Recommendation 1.3. NSF should explore partnerships, both strategic and financial, with federal agencies that also provide advanced
computing capabilities, as well as federal agencies that rely on NSF facilities to provide computing support for their grantees.
Recommendation 2. As it supports the full range of science requirements for advanced computing in the 2017-2020 time frame, the National Science Foundation (NSF) should pay particular attention to providing support for the revolution in data-driven science along with simulation. It should ensure that it can provide unique capabilities to support large-scale simulations and/or data analytics that would otherwise be unavailable to researchers and continue to monitor the cost-effectiveness of commercial cloud services.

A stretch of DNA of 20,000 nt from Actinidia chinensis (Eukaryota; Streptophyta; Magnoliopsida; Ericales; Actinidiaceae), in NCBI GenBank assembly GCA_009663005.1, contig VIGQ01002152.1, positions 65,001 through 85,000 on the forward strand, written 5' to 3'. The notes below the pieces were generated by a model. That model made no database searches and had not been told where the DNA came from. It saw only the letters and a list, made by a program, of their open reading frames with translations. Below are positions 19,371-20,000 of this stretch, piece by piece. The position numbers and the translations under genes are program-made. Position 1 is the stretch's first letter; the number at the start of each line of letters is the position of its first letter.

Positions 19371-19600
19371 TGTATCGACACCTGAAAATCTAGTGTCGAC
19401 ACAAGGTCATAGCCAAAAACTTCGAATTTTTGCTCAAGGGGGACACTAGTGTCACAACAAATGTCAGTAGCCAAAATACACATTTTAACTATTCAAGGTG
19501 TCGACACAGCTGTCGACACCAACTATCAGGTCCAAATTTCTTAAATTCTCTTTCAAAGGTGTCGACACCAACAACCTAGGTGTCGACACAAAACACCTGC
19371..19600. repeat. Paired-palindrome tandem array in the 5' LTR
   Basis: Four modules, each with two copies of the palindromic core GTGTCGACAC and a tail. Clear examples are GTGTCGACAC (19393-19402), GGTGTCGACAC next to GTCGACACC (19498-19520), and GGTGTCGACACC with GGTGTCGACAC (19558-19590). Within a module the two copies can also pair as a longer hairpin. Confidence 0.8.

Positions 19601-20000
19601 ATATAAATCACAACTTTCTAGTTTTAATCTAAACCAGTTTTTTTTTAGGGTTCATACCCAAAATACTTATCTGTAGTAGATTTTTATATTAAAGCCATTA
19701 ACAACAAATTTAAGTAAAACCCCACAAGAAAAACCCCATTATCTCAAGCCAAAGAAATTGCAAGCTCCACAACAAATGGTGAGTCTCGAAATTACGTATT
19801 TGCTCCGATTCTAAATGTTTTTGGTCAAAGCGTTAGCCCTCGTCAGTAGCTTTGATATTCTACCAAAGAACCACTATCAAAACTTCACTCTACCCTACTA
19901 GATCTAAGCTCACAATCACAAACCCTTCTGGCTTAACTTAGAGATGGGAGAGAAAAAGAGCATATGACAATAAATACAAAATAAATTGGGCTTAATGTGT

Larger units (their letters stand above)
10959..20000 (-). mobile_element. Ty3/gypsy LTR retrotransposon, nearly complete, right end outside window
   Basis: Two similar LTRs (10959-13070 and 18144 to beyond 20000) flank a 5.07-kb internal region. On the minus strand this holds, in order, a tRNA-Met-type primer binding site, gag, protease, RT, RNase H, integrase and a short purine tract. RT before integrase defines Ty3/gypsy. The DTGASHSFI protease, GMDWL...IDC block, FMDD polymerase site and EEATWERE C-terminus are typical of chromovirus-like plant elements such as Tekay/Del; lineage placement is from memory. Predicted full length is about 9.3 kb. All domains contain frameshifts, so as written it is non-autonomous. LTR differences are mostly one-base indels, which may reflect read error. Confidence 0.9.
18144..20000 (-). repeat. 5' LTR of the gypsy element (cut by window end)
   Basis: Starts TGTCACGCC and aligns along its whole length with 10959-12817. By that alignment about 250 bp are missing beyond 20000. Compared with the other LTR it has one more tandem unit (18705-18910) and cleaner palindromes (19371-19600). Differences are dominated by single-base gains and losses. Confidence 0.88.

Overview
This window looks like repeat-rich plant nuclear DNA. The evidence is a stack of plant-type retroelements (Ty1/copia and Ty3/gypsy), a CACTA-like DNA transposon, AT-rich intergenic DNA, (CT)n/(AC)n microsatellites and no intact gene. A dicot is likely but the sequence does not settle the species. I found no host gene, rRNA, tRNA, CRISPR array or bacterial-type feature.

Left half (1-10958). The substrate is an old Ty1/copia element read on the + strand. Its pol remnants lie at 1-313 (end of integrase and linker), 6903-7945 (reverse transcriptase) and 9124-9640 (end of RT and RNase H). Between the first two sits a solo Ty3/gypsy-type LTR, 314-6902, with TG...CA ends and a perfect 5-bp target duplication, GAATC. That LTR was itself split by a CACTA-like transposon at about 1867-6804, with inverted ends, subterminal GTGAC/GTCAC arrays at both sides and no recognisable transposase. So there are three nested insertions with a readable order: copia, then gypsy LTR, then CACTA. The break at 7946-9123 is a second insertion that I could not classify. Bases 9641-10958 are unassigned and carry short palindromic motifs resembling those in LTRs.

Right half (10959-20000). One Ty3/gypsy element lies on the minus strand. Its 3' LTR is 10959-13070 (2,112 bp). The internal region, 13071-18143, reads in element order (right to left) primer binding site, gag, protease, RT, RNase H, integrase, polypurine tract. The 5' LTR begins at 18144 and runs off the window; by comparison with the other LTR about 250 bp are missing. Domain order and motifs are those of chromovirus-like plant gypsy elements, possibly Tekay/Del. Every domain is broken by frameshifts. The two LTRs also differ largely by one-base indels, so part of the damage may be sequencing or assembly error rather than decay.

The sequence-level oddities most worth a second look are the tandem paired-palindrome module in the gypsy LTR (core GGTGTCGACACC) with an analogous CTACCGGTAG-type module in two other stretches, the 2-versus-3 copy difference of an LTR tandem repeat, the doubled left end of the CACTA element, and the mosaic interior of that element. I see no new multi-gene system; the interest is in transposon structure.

Recommendation 2.1. NSF should integrate support for the revolution in data-driven science into NSF’s strategy for advanced computing by (a) requiring most future systems and services and all those that are intended to be general purpose to be more data-capable in both hardware and software, (b) expanding the portfolio of facilities and services optimized for data-intensive as well as numerically intensive computing, and (c) carefully evaluating inclusion of facilities and services optimized for data-intensive computing in its portfolio of advanced computing services.
Recommendation 2.2. NSF should (a) provide one or more systems for applications that require a single, large, tightly coupled parallel computer and (b) broaden the accessibility and utility of these large-scale platforms by allocating high-throughput as well as high-performance workflows to them.